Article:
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Other View: A retreat to the ugly past

“Men on board ship live in particularly close association; in their messes, one man sits beside another; their hammocks or bunks are close together; in their common tasks they work side by side; . . . they form a closely knit highly coordinated team. How many white men would choose, of their own accord, that their closest associates in sleeping quarters, at mess, and in a gun’s crew should be of another race?”

- Report from the chairman of the general board to the secretary of the Navy, “Subject: Enlistment of men of colored race in other than messman branch,” Jan. 16, 1942.


I cited that passage in a column that I wrote more than 25 years ago criticizing a Dec. 9, 1991, ruling by U.S. District Judge Oliver Gasch upholding the Navy’s right to expel a gay midshipman from the U.S. Naval Academy.

The spirit of that 1942 Navy report and a Jan. 28, 1982, Defense Department directive declaring, “Homosexuality is incompatible with military service,” guided Gasch’s decision.

The Defense Department’s ban on gays in the military simply adopted the earlier, discredited rationale for a racially segregated armed services. Read the 1982 directive: “The presence of such members adversely affects the ability of the Military Services to maintain discipline, good order, and morale . . . among . . . servicemembers who frequently must live and work under close conditions affording minimal privacy.”

The biases and fears against gays in the military rested upon the same kind of stereotyping and myths used against black service members decades earlier.

Today, the country officially recognizes that the military was wrong to cater to prejudice against Americans based upon skin color or sexual orientation.

America agrees that the opportunity to perform as soldiers, sailors, Marines or Air Force members should rest upon qualifications and ability, not invidious distinctions based on race or sexual identity.

This week, however, brought fresh evidence that the respect for basic humanity explicit in U.S. policies on military service has been lost on President Donald Trump.

Trump fully embraced the rancid prejudice that in the past turned away men and women ready to put their lives on the line for the United States. Without warning to Congress, the public or rank-and-file members of the military, the president resorted to Twitter to announce that he is banning transgender people from serving in the military in any capacity. He not only is turning away transgender people from the armed services. Trump is opening up the possibility of thousands of openly transgender members being expelled from service, and he has created the likelihood of many more having to conceal their identity and return to the closet.

Just like that, in a social media tweetstorm, Trump wiped out federal policy welcoming transgender Americans to serve openly in the military (although the chairman of the Joint Chiefs of Staff, apparently blindsided, said sensibly Thursday there would be “no modification” to current policy unless the White House turns the president’s tweets into a formal directive that is conveyed to the armed forces by the secretary of defense). And he resorted to some of the same bogus “military readiness” excuses that once barred a racially desegregated military and the presence of gay men and lesbians in uniform. A 2016 Rand Corp. study found that allowing transgender service members to serve openly would not be a drawback to military readiness. “The number [of members] would likely be a small fraction of the total force and have minimal impact on readiness and health care costs,” the report said.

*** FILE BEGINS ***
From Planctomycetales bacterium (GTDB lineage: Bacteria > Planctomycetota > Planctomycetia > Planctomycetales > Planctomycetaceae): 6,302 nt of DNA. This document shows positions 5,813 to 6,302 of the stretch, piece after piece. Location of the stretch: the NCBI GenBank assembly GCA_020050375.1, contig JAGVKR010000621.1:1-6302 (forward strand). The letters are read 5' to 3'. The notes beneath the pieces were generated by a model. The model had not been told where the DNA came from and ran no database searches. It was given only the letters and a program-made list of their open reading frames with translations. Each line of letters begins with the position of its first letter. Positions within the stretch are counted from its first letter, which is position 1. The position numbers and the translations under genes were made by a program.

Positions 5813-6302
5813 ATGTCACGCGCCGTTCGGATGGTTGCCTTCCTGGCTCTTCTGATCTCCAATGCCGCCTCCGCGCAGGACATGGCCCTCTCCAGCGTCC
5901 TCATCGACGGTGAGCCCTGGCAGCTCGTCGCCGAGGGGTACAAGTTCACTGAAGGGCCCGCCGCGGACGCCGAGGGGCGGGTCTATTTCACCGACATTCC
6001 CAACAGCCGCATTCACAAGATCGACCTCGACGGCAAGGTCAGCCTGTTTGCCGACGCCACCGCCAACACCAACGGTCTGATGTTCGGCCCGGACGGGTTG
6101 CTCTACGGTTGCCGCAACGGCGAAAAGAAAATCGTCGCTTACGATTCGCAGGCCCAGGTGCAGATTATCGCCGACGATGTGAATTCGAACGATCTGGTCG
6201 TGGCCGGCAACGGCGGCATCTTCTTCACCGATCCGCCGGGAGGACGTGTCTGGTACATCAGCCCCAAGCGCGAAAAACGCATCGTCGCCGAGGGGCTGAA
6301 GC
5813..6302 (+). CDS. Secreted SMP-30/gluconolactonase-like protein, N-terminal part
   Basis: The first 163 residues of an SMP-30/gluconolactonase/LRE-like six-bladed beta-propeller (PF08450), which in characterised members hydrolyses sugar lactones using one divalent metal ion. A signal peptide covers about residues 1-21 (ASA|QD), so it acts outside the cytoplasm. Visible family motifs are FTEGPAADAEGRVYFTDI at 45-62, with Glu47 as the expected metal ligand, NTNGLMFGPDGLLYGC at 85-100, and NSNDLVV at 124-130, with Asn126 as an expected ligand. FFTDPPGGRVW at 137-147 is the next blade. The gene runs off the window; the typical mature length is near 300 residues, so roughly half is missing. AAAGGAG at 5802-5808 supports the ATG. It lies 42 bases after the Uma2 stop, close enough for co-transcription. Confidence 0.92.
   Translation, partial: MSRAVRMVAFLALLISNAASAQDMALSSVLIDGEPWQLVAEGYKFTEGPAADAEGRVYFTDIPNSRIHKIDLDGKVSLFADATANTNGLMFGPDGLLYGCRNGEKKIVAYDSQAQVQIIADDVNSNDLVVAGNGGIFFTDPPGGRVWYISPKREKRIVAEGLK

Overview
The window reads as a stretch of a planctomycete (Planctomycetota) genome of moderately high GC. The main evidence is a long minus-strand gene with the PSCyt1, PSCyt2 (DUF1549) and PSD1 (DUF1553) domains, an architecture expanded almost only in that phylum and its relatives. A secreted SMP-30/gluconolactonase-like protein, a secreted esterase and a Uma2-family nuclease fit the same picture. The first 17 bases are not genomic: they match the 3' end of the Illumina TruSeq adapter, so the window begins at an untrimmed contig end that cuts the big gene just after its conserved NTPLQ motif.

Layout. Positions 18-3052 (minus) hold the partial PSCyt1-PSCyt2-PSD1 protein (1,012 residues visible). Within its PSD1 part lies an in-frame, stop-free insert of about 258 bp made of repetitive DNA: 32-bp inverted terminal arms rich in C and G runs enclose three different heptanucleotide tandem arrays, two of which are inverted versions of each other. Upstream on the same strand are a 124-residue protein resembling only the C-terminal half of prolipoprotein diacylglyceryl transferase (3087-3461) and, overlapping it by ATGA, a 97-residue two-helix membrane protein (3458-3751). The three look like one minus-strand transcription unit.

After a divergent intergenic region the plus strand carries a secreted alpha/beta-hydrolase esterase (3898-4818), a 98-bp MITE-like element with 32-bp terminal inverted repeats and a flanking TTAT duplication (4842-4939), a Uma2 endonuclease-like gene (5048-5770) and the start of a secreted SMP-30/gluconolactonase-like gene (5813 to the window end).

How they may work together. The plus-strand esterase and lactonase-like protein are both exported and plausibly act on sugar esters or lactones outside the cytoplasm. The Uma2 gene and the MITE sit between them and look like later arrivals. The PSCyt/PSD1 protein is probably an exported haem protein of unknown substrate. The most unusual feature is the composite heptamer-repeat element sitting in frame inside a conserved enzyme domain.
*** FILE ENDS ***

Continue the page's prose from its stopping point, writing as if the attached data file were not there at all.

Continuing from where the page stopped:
Yes, there are moves afoot among far-right conservatives in Congress to stop the Pentagon from paying for gender reassignment surgery and medical treatment plans for transgender troops. And the military was reviewing its medical standards to accommodate transgender service members. But Trump precipitously nixed all that.

He said kick them out and don’t let others in.

Does he even know, does he even care about what he has done?

The president is subordinating Americans solely on the basis of their gender identity. His outrageous action has given a green light to subjecting transgender people to contemptible treatment and exclusion in other aspects of American life.

That ought to offend every American. Trump’s attack on transgender service members joins the growing list of ignorant, irrational and morally offensive decisions he has made since Inauguration Day.

Other View: The White House's calamitous week

The Trump White House is in a perpetual state of discord. But even by its standards, this week was remarkable.

Just to recap, the week included:

Republicans failing — apparently for good — to deliver on a long-standing GOP and Donald Trump promise to repeal Obamacare, thanks to a statement vote from none other than Sen. John McCain, R-Ariz., whose war hero status Trump poo-pooed as a candidate.

Trump announcing a ban on transgender members of the military that was apparently news to both the military and Congress and still isn’t sorted out, with several GOP senators opposing it and the Joint Chiefs of Staff issuing a statement that the military would continue to work with transgender employees.

Trump delivering a highly political speech to Boy Scouts in West Virginia that had the organization’s leaders distancing themselves from his remarks and making assurances that the Boy Scouts don’t take political sides.

Trump’s new communications director, Anthony Scaramucci, talking about killing leakers and deriding Trump’s other two top White House advisers, Reince Priebus and Stephen Bannon, in graphic and vulgar terms.

Priebus resigning, becoming the fourth high-ranking White House staffer to exit within a little more than six months, alongside Michael Flynn, Michael Dubke and Sean Spicer.

The head of the Senate Judiciary Committee, Charles Grassley, R-Iowa, telling Trump that the committee would not take up a replacement for Attorney General Jeff Sessions this year if Sessions is relieved of his duties, after Trump continually undermined Sessions on Twitter and in interviews.